I don’t remember promising my life and soul to bring you all bliss
If I am what you say, I expect to be hanging from a wooden cross
When all this is done, it’s done”

Intense, complex, and triumphant, but never dark, or heavy–even on my favorite track, “Harvest”:

“Come closer, my love.
Let’s drown in misery.
There is an ocean of possibilities”.

–one feels more hopeful than hopeless, and senses they may again float back ashore, if only to dance for a while longer in the euphoric dreams of ionnalee.


Maika

Every 4-5 weeks I drive from Portland to Seattle in pilgrimage to visit my hairstylist. When it’s just right, the relationship with one’s hairstylist is a sacred thing, something not easily surrendered, not even when one moves 3 hours away. I usually make these drives alone and I spend that time listening to audiobooks. So, while I haven’t any new music to share for Aural Fixation this month, I do have a few wonderful audiobooks to tell you about:

Believe Me: A Memoir of Love, Death and Jazz Chickens by Eddie Izzard
I was already a devoted Eddie Izzard fan before listening to this memoir, so it was highly unlikely that I wouldn’t enjoy listening to him simply talk about his life. But I wasn’t prepared for how very, well, Izzardish this audio book is. The thing is, there’s no “simply” when it comes to Eddie Izzard. I specifically seek out autobiographies and memoirs as audiobooks when they’re read by their authors because the experience of listening to them is like having these people sitting right beside you, telling you stories about their lives. When Eddie Izzard does this it means he doesn’t just read his book, it means he frequently launches into additional material, footnotes that often themselves have footnotes. Their numerousness reminded me of the 330+ endnotes in David Foster Wallace’s Infinite Jest. I’ve never listened to another audio book that was anything like this. On at least two or three occasions, Izzard stops reading (or extra footnoting) to switch on his phone so he can use Google or Wikipedia to look up the details of something he’s talking about. He also interacts with his sound engineers from time to time. In my experience, these things are unheard of in the audiobook world or at least get edited out in post-production. All these delightful occurrences are why the unabridged version of this audiobook clocks in at 14 hours, 39 minutes, but who would ever dare abridge Eddie Izzard? Granted, it took me two trips to Seattle and back to finish this book, but I loved it. It was fascinating, funny, inspiring, and very moving. I hope in 10 or 20 years he writes another one.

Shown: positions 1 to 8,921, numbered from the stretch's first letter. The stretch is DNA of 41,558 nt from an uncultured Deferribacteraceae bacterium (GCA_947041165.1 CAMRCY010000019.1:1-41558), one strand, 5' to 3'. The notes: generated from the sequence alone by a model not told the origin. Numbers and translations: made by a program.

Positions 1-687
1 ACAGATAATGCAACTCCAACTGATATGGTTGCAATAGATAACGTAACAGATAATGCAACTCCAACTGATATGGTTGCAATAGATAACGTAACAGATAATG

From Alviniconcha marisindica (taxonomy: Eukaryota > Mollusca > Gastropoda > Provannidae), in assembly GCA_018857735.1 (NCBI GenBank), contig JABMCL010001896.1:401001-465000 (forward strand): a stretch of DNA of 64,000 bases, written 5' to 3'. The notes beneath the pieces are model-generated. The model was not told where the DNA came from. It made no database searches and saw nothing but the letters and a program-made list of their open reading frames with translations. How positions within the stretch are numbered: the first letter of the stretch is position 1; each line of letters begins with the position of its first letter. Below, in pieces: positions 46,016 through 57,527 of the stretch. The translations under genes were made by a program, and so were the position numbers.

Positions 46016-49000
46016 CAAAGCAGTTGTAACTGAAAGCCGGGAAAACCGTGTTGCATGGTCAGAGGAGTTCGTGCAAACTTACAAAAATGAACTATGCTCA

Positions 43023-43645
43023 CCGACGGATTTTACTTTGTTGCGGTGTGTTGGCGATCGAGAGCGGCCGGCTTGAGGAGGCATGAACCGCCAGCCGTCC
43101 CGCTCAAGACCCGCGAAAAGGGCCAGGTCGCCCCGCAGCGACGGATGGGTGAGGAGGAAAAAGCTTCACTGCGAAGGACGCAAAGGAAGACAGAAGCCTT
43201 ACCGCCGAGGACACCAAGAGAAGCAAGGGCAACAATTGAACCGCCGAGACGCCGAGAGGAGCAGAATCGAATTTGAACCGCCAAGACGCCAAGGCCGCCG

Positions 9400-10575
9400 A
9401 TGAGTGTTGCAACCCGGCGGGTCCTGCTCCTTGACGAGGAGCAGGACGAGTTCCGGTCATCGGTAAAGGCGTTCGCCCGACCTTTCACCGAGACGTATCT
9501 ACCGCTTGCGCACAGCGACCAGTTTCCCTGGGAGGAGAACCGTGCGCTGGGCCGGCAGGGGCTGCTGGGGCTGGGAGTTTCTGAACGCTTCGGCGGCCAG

The Princess Diarist and Wishful Drinking by Carrie Fisher
I listened to these two books in succession because after the first I was hungry to spend more time with Carrie Fisher and her unique combination of candor, razor wit, and literary skill. The Princess Diarist is Fisher’s memoir of her life in 1976, the year she spent filming Star Wars: A New Hope, and an exploration of how being involved in what quickly become a legendary film franchise and becoming a pop culture icon impacted her life. For a taste of the latter, Fisher describes participating in autograph signings as celebrity lap dancing: